The Zombie


Pronunciation: zom-bee
Etymology: Of West African origin; compare Kongo nzambi god, zumbi fetish. Originally the name of a snake god, later meaning reanimated corpse in voodoo cult. Perhaps also deriving from Louisiana creole meaning phantom, ghost, from Spanish sombra(shade, ghost).

  1. The body of a dead person given the semblance of life, but mute and will-less, a supernatural force, usually for some evil purpose.

  2. The zombie is a gendered figure of the living dead, controlled by others and signaling violent histories of human bodies of African descent in colonialism and slavery, occupation and dictatorship, plus histories of such bodies in capitalist labor, with the zombie horde suggesting mindless masses rising up across all categories of identity and all areas of the world, especially in texts from the mid-twentieth century on. That which zombifies human bodies, infection or magic, threatens the inviolate humanity/animality of such bodies, producing a posthuman, even cyborg being never far, as an animate, anthropophagous corpse, from the abject.

Literature

This ongoing project is one in which zombie scholars and/or lovers of the zombie literature genre will be able to find, not only a comprehensive list of all fiction written about zombies, but also an updated bibliography on scholarship about these works and general theorization about the cultural importance of the zombie in our imaginary.

Film

This page is a site in which zombie scholars and/or lovers of the zombie film genre (from high-art viewers to the lover of the B-movie) will be able to find not only a comprehensive list of all films surrounding the zombie, but also information on the film's plot, actors, film-trivia, and a comprehensive and growing bibliography on scholarly work surrounding each film.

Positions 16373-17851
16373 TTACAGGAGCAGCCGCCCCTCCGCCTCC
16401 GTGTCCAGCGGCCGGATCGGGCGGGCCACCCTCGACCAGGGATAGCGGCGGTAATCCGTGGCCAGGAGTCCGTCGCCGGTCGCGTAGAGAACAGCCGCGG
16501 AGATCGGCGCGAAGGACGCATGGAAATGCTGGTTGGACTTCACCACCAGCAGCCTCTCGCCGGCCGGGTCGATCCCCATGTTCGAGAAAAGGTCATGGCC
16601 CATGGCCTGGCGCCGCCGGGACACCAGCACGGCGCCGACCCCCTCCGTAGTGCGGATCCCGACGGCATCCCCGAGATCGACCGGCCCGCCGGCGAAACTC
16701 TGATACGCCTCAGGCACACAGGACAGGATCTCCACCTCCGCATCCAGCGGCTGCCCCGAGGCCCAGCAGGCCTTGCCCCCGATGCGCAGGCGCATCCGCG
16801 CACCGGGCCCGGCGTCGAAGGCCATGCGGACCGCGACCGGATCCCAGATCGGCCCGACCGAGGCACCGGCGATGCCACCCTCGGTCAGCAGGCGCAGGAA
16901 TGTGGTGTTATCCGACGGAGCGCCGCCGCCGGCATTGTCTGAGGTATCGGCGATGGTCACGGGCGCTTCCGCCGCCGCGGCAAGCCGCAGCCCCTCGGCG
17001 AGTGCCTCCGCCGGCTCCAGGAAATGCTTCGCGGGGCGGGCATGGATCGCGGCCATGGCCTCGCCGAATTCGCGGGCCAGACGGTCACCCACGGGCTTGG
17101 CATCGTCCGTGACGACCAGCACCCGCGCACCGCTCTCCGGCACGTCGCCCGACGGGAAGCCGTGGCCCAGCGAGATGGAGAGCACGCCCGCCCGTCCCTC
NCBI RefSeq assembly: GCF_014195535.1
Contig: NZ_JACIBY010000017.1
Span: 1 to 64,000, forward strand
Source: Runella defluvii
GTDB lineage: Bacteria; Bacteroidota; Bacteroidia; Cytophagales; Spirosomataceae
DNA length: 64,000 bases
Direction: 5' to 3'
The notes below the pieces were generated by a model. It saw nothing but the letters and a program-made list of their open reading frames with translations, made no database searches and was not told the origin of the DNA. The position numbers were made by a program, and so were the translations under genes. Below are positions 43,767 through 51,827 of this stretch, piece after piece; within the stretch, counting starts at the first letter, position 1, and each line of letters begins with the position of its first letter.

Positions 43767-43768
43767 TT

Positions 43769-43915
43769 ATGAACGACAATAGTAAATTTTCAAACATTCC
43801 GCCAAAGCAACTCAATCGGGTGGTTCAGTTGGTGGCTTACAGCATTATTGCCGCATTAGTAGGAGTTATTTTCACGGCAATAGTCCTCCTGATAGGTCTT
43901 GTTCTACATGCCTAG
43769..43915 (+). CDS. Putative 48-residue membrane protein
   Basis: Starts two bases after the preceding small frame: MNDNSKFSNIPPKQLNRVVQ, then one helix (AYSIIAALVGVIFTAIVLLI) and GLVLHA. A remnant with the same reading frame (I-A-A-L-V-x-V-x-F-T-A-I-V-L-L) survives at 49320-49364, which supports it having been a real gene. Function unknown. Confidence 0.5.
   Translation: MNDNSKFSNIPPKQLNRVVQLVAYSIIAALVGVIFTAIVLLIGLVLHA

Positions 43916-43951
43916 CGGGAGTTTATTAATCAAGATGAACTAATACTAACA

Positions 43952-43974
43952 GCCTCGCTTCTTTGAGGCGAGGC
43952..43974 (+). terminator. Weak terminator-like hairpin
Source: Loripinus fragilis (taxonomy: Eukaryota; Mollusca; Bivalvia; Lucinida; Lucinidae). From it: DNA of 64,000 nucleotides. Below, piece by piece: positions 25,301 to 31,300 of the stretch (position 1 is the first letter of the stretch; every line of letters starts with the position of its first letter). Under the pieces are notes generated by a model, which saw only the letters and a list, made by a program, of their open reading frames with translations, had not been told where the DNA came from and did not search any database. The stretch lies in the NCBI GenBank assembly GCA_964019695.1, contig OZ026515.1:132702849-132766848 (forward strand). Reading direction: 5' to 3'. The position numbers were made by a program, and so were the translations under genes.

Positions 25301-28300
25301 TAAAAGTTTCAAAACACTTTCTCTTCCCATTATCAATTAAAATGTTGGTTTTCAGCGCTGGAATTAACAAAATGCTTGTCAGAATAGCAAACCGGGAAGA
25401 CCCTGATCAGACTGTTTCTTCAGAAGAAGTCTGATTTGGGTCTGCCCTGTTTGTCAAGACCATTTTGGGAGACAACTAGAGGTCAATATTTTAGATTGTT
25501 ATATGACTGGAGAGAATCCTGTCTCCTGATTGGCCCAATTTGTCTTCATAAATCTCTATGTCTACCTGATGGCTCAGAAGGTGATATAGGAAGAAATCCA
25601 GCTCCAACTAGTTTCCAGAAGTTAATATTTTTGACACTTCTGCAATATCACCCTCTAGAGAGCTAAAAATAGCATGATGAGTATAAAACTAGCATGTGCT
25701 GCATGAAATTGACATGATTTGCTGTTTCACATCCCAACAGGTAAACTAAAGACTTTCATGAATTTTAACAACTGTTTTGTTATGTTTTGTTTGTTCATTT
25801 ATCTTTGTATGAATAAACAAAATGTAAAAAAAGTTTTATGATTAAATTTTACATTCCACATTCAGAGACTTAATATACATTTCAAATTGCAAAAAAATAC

Visual Art

A comprehensive source for lovers of the zombie and its manifestations in various forms of Visual Art: painting, sculpture, cultural events.

Tools & Resources

This page will provide a look at all the Twitter activity surrounding the zombie: general cultural usage, film, literature, and television. See what has been said about AMC's The Walking Dead; who uses the term "zombie" and in what context; the novel and film World War; the term "Living Dead" and the film Night of the Living Dead; when and where are these tweets emenating and in what context.

This page will provide an in-depth look at the movement of zombies or their accompanying protagonists in multiple novels such as Colson Whitehead's Zone One and Alejandro Brugues's Juan de los muertos. These maps will allow us to think about zombies and their relations to space, the city, the island, and their transnational and transtemporal movement.